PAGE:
Are. Dear, hide thyself. Bring in the prince. Were base, where I deserve no ill. Love you, Phi. Hide me from Pharamond! By all my hopes, I do above my life :

When thunder speaks, which is the voice of Jove Pol. I.


Though I do reverence, yet I hide me not; Pha. You are gone: By Heaven, I'll fetch you And shall a stranger prince have leave to brag

back. Unto a foreign nation, that he made

Phi. You shall not need. Philaster hide himself?

Pha. What now? Are. He cannot know it.

Phi. Know, Pharamond, Phi. Though it should sleep for ever to the I loath to brawl with such a blast as thou, world,

Who art nought but a valiant voice : But, if It is a simple sin to hide myself,

Thou shalt provoke me further, men shall say Which will for ever on my conscience lie. “ Thou wert," and not lament it. Are. Then, good Philaster, give him scope and Pha. Do you slight way

My greatness so, and in the chamber of the prinIn what he says; for he is apt to speak

cess? What you are loth to hear : For my sake, do. Phi. It is a place, to which, I must confess, Phi. I will.

I owe a reverence : But were it the church,

Ay, at the altar, there's no place so safe,

Where thou dar’st injure me, but I dare kill thee.
Pha. My princely mistress, as true lovers ought, And for your greatness, know, sir, I can grasp
I come to kiss these fair hands; and to shew, You and your greatness thus, thus into nothing.
In outward ceremonies, the dear love,

Give not a word, not a word back! Farewell. Writ in my heart.

Erit Philaster. Phi. If I shall have an answer no directlier, Pha. 'Tis an odd fellow, madam : We must

stop Pha. To what would he have answer? His mouth with some office, when we are married. Are. To his claim unto the kingdom.

Are. You were best make him your controller. Pha. Sirrah, I forbare you before the king. Pha. I think he would discharge it well. But, Phi. Good sir, do so still: I would not talk madam,

I hope our hearts are knit; and yet, so slow Pha. But now the time is fitter: Do but offer the ceremonies of state are, that 'twill be long To make mention of your right to any kingdom, Before our hands be so. If then you please, Though it be scarce habitable

Being agreed in heart, let us not wait Phi. Good sir, let me go.

For dreaming form, but take a little stolen Pha. And by my sword

Delights, and so foretaste our joys to come. Phi. Peace, Pharamond ! If thou

Are. If you dare speak such thoughts, Are. Leave us, Philaster.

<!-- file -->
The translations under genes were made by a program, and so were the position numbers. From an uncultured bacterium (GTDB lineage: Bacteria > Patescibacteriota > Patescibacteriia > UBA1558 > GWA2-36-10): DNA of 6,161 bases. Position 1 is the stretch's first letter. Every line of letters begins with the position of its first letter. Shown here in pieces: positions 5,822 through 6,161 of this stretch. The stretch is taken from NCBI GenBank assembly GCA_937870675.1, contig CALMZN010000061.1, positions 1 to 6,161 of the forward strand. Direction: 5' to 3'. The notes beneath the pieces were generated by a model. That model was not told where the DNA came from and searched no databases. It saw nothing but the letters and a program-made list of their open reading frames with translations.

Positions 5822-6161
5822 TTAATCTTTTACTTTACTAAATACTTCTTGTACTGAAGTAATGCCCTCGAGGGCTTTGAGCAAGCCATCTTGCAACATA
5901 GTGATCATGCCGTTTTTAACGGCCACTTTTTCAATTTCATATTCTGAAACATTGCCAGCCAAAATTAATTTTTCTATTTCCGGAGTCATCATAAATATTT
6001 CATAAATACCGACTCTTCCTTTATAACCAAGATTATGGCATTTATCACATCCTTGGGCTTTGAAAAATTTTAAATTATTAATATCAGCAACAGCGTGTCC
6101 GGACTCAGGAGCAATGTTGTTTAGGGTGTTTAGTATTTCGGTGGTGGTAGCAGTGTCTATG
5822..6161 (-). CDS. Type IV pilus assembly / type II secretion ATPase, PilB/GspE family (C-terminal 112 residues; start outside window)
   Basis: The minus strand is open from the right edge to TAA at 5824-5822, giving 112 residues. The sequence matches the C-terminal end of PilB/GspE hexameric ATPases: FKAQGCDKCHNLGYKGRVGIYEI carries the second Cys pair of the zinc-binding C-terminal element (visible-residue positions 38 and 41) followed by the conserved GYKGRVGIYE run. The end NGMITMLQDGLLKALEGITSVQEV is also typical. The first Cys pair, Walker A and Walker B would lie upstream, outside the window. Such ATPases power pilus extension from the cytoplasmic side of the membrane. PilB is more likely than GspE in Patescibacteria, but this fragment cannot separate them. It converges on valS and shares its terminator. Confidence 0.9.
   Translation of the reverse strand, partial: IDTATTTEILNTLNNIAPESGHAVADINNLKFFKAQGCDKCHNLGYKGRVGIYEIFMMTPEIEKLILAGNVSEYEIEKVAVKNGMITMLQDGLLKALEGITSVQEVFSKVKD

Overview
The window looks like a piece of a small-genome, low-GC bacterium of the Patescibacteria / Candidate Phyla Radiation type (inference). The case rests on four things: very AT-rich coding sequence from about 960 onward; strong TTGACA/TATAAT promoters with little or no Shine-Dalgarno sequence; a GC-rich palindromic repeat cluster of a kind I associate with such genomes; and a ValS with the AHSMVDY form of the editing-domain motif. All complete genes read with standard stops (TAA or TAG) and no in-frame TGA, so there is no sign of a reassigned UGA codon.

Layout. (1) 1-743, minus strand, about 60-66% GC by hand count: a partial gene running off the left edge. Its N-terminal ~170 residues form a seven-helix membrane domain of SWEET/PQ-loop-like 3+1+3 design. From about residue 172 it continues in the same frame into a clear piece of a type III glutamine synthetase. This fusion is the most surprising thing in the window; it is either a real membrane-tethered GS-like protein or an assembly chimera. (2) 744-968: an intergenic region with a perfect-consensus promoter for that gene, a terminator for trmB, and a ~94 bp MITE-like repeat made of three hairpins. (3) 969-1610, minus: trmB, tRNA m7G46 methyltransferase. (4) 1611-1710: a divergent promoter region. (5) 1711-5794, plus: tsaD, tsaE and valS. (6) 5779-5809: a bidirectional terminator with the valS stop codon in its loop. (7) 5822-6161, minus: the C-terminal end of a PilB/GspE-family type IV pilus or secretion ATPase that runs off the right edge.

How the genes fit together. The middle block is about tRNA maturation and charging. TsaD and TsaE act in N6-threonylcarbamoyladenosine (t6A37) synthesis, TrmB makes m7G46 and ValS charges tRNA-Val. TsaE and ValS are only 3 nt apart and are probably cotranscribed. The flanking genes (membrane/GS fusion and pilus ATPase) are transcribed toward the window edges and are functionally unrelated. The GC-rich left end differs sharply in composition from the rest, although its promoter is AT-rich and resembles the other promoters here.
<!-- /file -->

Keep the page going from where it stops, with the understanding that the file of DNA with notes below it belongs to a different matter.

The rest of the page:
I must withdraw in honour. Phi. I have done.

[Exeunt at different sides.

I am gone.

with you.

Enter Philaster and BELLARIO.

Thou wilt remember best those careful friends,
Phi. And thou shalt find her honourable, boy, That placed thee in the noblest way of lite.
Full of regard unto thy tender youth,

She is a princess I prefer thee to. For thine own modesty; and, for my sake,

Bel. In that small time that I have seen the Apter to give than thou wilt be to ask,

world, Ay, or deserve.

I never knew a man basty to part Bel. Sir, you did take me up, when I was no- With a servant, he thought trusty: I remember, thing;

My father would prefer the boys he kept
And only yet am something, by being yours. To greater men than he; but did it not,
You trusted me unknown; and that, which you | Till they were grown too saucy for himself.
were apt

Phi. Why, gentle boy, I find no fault at all To construe a simple innocence in me,

In thy behaviour. Perhaps, might have been craft; the cunning of a Bel. Sir, if I have made boy

A fault of ignorance, instruct my youth: Ilardened in lies and theft : Yet ventured you I shall be willing, if not apt, to learn ; To part my miseries and ine; for which

Age and experience will adorn my mind I never can expect to serve a lady

With larger knowledge: And, if I have done That bears more honour in her breast than you. A wilful fault, think me not past all hope Phi. But, boy, it will prefer thee. Thou art

For once.

What master holds so strict a hand young,

Over his boy, that he will part with him And bear'st a childish overflowing love

Without one warning? Let me be corrected, To them, that clap thy cheeks, and speak thee fair. To break my stubbornness, if it be so, But, when thy judgment comes to rule those pas- Rather than turn me off; and I shall mend. sions,

Phi. Thy love doth plead so prettily to stay,

« НазадПродовжити »